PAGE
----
Tell us your trick to have a good work/free time balance in your day. 

I really don’t have one! Unfortunately, there are no fences in my head, and everything gets confused. Sometimes it’s a resource, many other times it’s not. Maybe that’s why I’m so distracted.

Last but not least, tell us three books that you should bring with you on a desert island.

What a difficult question! I prefer not to mention the classics: they would be too many. I choose three novels from the ones I have read recently, and they impressed me:Berta Isla” by Javier Marias, “Waiting for Bojanglesby Olivier Bourdeaut, andWhat Happens at Nightby Peter Cameron.

Now please fill the gap about your five pro tips: 

  1. Your golden rule in writing: let the stories grow inside my head, every moment, not just as I write.
  2. Best place to recharge: there is no specific place, the important thing is to walk, walk, walk.
  3. A movie to watch over and over: Ulysses’ Gaze by Theo Angelopoulos
  4. A game for your brain: I love to imagine possible things.
  5.  A bit of advice for an emerging writer: reading is essential, yes, but reading while trying to understand what are the mechanisms that govern the stories is even more important. Often these mechanisms emerge even in the most unsuspected novels, even in those that are not considered masterpieces.

You can learn more about Massimo Cassani’s book here

I’m Dicky from Morse Toad and I’m a #WORLDCHANGER

This week on the #WORLDCHANGERS series, we speak to Dicky Broadhurst, founder of Morse Toad, a chocolate gifts company that creates personalised chocolate bar messages delivered to your letterbox.


Location: We are based in Lymington which benefits from both the beautiful New Forest and the seaside.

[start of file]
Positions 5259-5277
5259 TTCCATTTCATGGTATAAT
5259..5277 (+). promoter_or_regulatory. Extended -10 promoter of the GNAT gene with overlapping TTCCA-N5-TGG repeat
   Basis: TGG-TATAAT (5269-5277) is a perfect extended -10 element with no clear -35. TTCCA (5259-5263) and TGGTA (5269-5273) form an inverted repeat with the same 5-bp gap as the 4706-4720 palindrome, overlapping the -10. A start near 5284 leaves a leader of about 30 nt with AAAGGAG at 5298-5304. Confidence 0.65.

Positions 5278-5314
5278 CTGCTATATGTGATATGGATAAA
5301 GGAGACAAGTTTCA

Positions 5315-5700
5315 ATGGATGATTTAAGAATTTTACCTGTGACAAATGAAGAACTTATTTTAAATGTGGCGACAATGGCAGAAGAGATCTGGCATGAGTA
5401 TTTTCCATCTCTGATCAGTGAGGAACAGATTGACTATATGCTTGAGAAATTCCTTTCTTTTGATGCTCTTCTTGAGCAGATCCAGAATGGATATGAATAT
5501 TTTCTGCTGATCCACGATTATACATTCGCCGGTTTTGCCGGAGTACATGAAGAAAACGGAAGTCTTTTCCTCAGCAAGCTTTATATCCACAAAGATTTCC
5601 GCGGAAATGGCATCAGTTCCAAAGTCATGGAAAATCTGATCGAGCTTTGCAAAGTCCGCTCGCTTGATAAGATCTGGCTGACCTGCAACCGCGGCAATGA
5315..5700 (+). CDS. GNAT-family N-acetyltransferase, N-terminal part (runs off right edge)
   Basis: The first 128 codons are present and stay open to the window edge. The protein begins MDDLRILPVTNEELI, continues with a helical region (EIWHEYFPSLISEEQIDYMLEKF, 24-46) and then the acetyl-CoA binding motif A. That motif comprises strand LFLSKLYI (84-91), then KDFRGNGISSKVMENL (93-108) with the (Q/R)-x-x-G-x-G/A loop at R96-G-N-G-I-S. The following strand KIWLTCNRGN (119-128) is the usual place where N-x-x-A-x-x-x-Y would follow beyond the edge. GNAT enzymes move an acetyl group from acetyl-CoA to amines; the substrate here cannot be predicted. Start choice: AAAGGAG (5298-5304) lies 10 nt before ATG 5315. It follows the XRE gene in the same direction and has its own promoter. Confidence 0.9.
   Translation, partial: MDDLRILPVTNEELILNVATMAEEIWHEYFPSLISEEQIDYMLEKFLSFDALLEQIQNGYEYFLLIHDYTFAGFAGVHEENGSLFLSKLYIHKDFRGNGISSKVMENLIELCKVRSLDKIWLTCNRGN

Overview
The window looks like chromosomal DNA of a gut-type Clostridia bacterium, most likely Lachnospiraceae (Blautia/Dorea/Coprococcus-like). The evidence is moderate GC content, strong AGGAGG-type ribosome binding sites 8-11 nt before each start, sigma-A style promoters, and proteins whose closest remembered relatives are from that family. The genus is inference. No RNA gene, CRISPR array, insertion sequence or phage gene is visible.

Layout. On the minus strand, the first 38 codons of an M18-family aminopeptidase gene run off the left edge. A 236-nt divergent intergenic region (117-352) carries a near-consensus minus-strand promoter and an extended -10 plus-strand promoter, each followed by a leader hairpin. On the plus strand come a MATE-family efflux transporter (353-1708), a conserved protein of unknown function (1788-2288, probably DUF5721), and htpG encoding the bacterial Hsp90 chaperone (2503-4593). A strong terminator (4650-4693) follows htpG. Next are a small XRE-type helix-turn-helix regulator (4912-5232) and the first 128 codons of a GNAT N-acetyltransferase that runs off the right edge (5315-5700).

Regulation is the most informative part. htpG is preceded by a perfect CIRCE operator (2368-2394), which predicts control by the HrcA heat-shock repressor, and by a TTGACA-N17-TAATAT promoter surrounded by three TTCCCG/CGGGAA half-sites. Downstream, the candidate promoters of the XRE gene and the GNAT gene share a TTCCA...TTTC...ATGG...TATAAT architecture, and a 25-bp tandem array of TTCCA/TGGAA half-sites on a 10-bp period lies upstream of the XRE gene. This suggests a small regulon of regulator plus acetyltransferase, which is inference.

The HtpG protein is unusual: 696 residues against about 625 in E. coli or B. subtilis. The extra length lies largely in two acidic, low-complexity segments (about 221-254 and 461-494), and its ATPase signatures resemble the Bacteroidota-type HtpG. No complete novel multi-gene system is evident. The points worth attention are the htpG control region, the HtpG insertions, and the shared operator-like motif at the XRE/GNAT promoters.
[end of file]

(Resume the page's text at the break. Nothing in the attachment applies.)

Current job: Morse Toad, I am the Chief Everything Officer.

One word that best describes how you work: Happily

My inspiration: My wife

My role model: Anyone who kept going.

My biggest fear: I’m not much of a worrier, to be honest, The only thing I worry about is my family.

My favourite e-commerce: Monster Supplies. They’re winning at the product, tone of voice, sense of humour.

Something I love: A good story.

Something I hate: Complainers.

First of all, tell us a little about your background and how you get the idea for personalized chocolate gifts.

Back in 2010, I was made redundant. Rather than find another job, I answered an ad in the paper asking me to cycle to Cape Town and the football World Cup for charity. Five and a half months later, we arrived in Cape Town exhausted but jubilant having crossed deserts, tropical forests and savannahs complete with every sabre-toothed beast you can think of. It was a great experience, made better by raising £10,000 for charity.
Shortly after completing the trip, I received a package. Inside was a few useful items, but there, hidden underneath it all, was a chocolate bar. It transpired that my Mum had sent the package 4 months earlier, but it had missed me at the first checkpoint. It had duly been shipped from country to country in hot (literally) pursuit of the avid cyclists. Saharan sun and tropical heat had not been kind to the chocolate, and by this point, it looked a shadow of its former self. But at that moment, I recognised it for what it was….a gesture of support from mother to son. Via the medium of chocolate, my Mum was saying ‘good luck; you can do it’.
Even in its miserable state, this chocolate packed a massive punch, and this got me thinking. Sometimes it’s those little gestures that make all the difference. In our world of relentless digital messages, a proper gesture, an actual physical thing, can go a long way to making a big impact on someone’s day, or even someone’s life.
And so Morse Toad was born. A messaging service dedicated to making small gestures with a big impact.

Does your chocolate passion come from your childhood?

Whilst I enjoy chocolate as much as the next person, my passion lies around the idea of making other people happy. If the opportunity is there to go a little bit further to make a much bigger difference to someone’s day, then you should take it. Life is short. Why not celebrate every moment? Get the balloons, make a cake, make a fuss of someone. You can’t underestimate the impact that might have.

Have you seen the clients’ behaviour changing on your e-commerce in the last six months?

The last six months have been the craziest ever for my business. We were very fortunate. What do you do when you can’t give someone a hug or a high five in person? You send a hug in the post. And send them we did.
It’s safe to say that, during the lockdown, there was an outpouring of love, positivity and humour that came through our little business. It was nothing short of extraordinary. Lockdown taught us what was important and what to be grateful for, and that is the other people in our lives.